A controversial sketch of Adolf Hitler playing chess with Russian dictator Lenin is expected to fetch up £40,000 at auction.
The astonishing picture of the Nazi dictator pitting his wits against Vladimir Lenin is said to have been drawn by Hitler’s art teacher Emma Lowenstramm in Vienna in 1909.
It is one of just three ever made but is the only one to have been signed by the dictators.
The pencil etching failed to sell last October after historians questioned its authenticity – but new evidence suggesting it is genuine has since come to light.
Forensic evidence proves almost beyond doubt that the signatures on the back of the etching are authentic.
And new details about Lenin’s life in Vienna also proves he lived just three streets away from Hitler in the early 1990s.
The picture, which measures 20in (50cm) by 15in (38cm), is expected to fetch £40,000 when it goes under the hammer at Ludlow Racecourse today (thurs).
A wooden chessboard, said to be the same one the two men played on, is expected to sell for £40,000.
Richard Westwood Brookes, for Mullocks Auctioneers, said: ”Academic debate rages about the veracity of the image, with some suggesting that Lenin could not be the figure in the image as he was bald at the time.
”Others have pointed out that Lenin was known to conceal himself at this time on many occasions.
”Forensic tests showed an 80 per cent propensity that the signatures are genuine which is a very high reading.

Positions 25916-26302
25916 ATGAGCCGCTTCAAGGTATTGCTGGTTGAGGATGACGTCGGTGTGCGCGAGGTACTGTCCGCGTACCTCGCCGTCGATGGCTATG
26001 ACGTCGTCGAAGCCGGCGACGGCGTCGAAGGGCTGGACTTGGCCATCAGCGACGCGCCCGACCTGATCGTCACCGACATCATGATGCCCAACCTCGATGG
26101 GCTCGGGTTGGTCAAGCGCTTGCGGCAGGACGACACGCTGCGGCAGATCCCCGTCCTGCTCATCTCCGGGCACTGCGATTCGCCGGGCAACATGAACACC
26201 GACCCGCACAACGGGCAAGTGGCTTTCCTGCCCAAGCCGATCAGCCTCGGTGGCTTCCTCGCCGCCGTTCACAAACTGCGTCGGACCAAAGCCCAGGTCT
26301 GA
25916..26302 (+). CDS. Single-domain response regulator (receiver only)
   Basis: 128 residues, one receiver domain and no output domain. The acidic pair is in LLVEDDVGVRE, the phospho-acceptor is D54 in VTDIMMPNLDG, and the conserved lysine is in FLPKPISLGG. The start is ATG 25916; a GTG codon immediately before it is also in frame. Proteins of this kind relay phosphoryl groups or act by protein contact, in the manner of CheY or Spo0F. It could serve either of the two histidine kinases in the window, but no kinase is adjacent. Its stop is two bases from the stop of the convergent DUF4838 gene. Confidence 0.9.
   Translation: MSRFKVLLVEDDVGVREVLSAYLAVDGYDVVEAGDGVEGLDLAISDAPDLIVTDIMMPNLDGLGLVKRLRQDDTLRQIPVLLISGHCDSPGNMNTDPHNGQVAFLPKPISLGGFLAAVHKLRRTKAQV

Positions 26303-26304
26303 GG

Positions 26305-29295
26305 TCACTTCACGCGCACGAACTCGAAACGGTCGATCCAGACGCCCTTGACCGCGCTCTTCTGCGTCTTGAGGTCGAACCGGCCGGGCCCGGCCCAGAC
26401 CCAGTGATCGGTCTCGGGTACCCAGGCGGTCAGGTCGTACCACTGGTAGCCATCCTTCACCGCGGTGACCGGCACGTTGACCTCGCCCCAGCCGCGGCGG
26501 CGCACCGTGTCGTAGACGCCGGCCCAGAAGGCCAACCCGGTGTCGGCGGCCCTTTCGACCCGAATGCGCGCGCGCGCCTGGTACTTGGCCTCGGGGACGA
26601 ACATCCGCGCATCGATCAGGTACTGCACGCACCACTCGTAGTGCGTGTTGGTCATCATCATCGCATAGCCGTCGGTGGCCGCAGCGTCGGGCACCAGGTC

”Some historians will always debate its authenticity but the evidence that it is genuine is compelling.”
Historians have argued for decades over the picture but a 300 page dossier of evidence arguing for its authenticity will accompany the picture.
It was compiled by the owner’s late father, Felix Ednhofer, who dedicated his life to proving it was genuine.
Experts believe the pencil markings on the back of the picture have been identified as being the signatures of Hitler and Lenin.
Other historians argue that the figure of Hitler on the left – controlling the white pieces – appears too old in the picture.
Another point of contention is that Lenin appears to have black hair, but in reality he would have been bald at the time of the picture.
However, Lenin often wore disguises because the Russian police were tracking him.
Mr Ednhofer, who died in the 1990s, spent thousands of pounds compiling his dossier.
In it he claims Miss Lowenstramm sketched the two men in her house, which was a gathering place for ”free political thinkers”.
He also tracked down the grave of Miss Lowenstramm, who died in 1941, and discovered Lenin lived just three streets away from Hitler in the early 1990s.
Mr Brookes said: ”There is masses of evidence which proves the authenticity of this picture.
”Vienna at that time was the principle city in the world and the cross words between East and West.
”Art was the reason Hitler was drawn to the city as were political thinkers from all over the world.
”Lenin was working as a German agent at the time and it would have been no surprise that he mixed in the same social circles as Hitler.”
The etching and the chessboard will be auctioned at Ludlow Racecourse